Cognitive Behavioural Therapy and Dialectical Behavioural Therapy

Cognitive Behavior Therapy (CBT) and Dialectical Behavior Therapy (DBT)

Evidence based psychological treatment

Psychotherapy is one of the best treatment methods available for a number of mental illnesses. One of the most common types of therapy is called Cognitive Behavioural Therapy (CBT). Also called talk therapy, CBT focuses on talking about your problems to help you frame your thoughts differently. If you feel like negative thoughts are always in control – “I am a failure. I can’t do anything right. No one will like me if they see who I really am.” – CBT can help you use logic and reason to flip the script and be in control of your thoughts instead of allowing your thoughts to control you.

With such similar names, are CBT and DBT that different from each other, and can using one have benefits over using the other? Read on to learn about the differences between CBT vs DBT and Clarity’s unique treatment programme.


Standard CBT is an effective first line treatment for many disorders – but it isn’t effective in treating all mental illnesses. Clarity understands that when treating addiction CBT only goes so far and addresses only one component of the disorder. The main type of therapy that we use at Clarity is called Dialectical Behaviour Therapy (DBT). DBT is a more specific form of CBT that focuses on helping people who tend to have extreme emotional reactions. Our psychologist designed programme teaches clients how interact with the environment around them in a less emotional, healthier way. At Clarity our psychologists are experts in assessment and the delivery or disorder specific treatments. We know that whilst CBT has many benefits for clients accessing treatment for addiction its usefulness is compromised by the fact that it works on the part of the brain that deals primarily with rational thought and decision making. This is a higher level of brain functioning and treatment at this level does not address the underlying neurological issues of addiction that drive many destructive behaviours.

Clarity knows that successful treatment for addiction requires something more sophisticated than CBT alone. Because addiction is a brain disease that affects the reward centers of the brain, treatment is required that addresses impulses and feelings too. DBT is ideally suited to this level of brain functioning as it delivers specific skills training and teaches clients to regulate their distress tolerance and emotional dysregulation. With Clarity’s unique 3-Stage addiction treatment programme CBT becomes optimized in this sense and both processes of emotional regulation and thinking are addressed at the same time.

CBT is a general term

CBT is a catch-all phrase for therapies that share common characteristics.  Therapists who practice CBT generally practice talk therapy that relies on several guiding features. Those features include:
Based on the idea that our thoughts influence our feelings, so changing the way we think about and react to situations will help us feel better.
Most patients will seek treatment for a period of time and then start to apply CBT strategies on their own without significant support from a therapist. If mood or behaviour problems persist, clients may then progress to a different type of therapy to address a specific trauma or other issue that continues to cause pain or be a barrier to healthy living.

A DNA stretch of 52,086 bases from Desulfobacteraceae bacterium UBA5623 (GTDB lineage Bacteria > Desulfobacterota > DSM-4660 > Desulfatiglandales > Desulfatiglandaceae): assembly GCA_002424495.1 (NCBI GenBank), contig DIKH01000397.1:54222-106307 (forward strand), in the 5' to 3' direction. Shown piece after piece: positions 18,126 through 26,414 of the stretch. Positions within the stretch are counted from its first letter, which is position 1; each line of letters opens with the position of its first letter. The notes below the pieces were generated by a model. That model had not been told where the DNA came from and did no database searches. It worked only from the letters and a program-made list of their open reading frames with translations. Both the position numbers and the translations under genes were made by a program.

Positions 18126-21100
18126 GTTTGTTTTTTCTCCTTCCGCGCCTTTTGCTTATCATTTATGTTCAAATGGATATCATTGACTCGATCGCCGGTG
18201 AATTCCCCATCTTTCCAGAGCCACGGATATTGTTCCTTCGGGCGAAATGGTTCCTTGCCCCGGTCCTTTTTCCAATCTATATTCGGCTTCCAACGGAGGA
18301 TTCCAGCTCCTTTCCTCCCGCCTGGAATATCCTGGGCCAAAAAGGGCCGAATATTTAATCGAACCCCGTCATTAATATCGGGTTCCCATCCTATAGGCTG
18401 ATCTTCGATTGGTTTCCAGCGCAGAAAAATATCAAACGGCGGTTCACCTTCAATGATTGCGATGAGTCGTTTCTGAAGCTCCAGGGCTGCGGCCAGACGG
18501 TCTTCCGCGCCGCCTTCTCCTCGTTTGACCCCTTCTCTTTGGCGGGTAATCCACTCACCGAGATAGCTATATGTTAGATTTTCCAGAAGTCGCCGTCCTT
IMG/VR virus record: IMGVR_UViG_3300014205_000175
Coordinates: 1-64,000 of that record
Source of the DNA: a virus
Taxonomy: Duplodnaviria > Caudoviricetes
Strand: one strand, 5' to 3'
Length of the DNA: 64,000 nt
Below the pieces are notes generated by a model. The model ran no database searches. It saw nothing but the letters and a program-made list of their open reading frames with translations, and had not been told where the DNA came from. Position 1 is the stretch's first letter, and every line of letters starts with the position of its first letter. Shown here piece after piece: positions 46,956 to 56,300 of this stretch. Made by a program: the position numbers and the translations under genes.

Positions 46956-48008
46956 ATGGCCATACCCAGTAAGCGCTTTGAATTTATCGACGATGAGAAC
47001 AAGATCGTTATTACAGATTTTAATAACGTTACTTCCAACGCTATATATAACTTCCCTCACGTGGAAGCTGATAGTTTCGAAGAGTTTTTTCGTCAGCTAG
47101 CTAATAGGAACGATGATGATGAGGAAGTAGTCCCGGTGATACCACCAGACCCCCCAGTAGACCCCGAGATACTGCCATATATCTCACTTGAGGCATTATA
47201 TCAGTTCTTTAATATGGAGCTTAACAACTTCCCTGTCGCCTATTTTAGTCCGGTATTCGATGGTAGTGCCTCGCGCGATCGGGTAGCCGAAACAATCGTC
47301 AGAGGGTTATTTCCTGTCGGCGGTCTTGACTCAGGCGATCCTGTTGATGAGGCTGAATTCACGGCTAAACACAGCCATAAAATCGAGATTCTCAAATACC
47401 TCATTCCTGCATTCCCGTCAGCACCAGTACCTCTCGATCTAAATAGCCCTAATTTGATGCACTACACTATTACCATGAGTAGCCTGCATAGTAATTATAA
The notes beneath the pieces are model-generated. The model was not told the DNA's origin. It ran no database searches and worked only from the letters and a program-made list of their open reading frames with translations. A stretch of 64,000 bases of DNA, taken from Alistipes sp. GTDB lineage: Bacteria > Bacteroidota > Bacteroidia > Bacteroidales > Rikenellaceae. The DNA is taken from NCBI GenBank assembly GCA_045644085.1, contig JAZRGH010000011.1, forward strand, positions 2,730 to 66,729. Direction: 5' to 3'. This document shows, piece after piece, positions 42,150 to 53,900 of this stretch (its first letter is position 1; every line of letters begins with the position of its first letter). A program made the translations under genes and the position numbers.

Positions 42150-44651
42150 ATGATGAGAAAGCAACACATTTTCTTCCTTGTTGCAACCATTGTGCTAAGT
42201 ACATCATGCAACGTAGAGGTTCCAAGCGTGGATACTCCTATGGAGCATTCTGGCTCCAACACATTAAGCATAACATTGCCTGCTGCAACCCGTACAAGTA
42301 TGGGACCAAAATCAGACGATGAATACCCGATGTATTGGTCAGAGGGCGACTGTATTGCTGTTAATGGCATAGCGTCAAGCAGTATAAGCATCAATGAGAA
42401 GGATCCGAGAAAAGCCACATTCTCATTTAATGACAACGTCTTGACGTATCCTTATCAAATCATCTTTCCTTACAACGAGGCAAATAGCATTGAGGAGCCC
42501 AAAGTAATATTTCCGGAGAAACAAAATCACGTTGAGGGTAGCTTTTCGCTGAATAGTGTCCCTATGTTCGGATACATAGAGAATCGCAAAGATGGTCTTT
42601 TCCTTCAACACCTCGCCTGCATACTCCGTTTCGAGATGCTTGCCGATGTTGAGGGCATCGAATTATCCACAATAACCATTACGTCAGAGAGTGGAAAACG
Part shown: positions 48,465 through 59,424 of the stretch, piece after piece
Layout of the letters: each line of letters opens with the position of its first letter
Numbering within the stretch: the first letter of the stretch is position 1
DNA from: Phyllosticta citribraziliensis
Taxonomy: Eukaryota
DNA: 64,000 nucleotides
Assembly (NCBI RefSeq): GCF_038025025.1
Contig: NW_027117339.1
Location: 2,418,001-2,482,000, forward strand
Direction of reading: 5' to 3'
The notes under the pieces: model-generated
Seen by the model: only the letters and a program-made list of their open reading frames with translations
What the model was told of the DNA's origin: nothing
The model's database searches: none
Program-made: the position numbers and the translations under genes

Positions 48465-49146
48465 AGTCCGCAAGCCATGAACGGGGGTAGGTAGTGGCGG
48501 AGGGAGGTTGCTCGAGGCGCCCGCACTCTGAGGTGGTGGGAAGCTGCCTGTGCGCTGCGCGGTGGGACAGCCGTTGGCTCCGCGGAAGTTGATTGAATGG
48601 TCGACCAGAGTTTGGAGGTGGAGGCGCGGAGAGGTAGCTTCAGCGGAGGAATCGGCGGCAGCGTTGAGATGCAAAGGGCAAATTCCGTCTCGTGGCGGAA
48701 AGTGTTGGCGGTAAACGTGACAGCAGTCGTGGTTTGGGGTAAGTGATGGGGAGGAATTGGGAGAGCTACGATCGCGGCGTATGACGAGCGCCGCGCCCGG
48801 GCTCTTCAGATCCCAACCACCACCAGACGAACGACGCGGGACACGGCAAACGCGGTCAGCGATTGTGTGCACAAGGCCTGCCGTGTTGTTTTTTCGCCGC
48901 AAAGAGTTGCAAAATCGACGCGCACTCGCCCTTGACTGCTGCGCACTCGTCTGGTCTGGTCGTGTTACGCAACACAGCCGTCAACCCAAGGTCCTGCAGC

CBT works best when the patient feels like they can trust their therapist. Because of the deeply personal nature of therapy, patients should always work wiith someone they respect and feel comfortable with.
CBT encourages patients to apply logic and reason to help direct how they respond to situations instead of letting emotions do all the driving.
Therapists have a specific reason for the techniques and methods they bring up in each session. They use the client’s goals to figure out which CBT concepts will be most beneficial to them and tailor each one accordingly.

Developing heathy coping skills

While DBT is a type of CBT, it is tailored towards helping people acknowledge the pain and discomfort they feel, yet still feel safe and “ok” in the moment and empowered to choose healthy behaviours instead of impulsive or harmful actions. At Clarity we have interwoven CBT into our unique programme. However, while some emphasis is put on dealing with thoughts, patients at Clarity are taught to identify triggers outside of themselves and match those triggers with a healthy coping mechanism or response in order to overcome their addictions.

CBT vs DBT for treating certain illnesses

Not all mental illnesses respond to treatment in the same way. A therapy technique that works well for depression and anxiety can exacerbate eating disorders or personality disorders.
CBT has been shown to be incredibly effective globally when treating depression, and is more likely to make depression go into remission than other types of therapy. This method of therapy has also been proven beneficial in treating anxiety, as it gives patients control over their recovery. CBT has also been shown to help with obsessive compulsive disorder (OCD), phobias, panic disorder, post-traumatic stress disorder, and sleeping issues.
DBT was originally created to help those diagnosed with entrenched personality disorders and behavioural problems. DBT focuses on helping people change their behaviour patterns, as opposed to trying to think or talk through the issues they are struggling with. This type of CBT helps those who have developed patterns of intense emotional reactions and impulsive behaviours in response to what patients describe as overwhelming feelings of pain and rejection – the feeling of walking through a world filled with knives. At Clarity we know that DBT is often the most effective therapy for those who struggle with addictions, chemical dependency and complex trauma. Trauma survivors have been shown to particularly respond well to DBT techniques.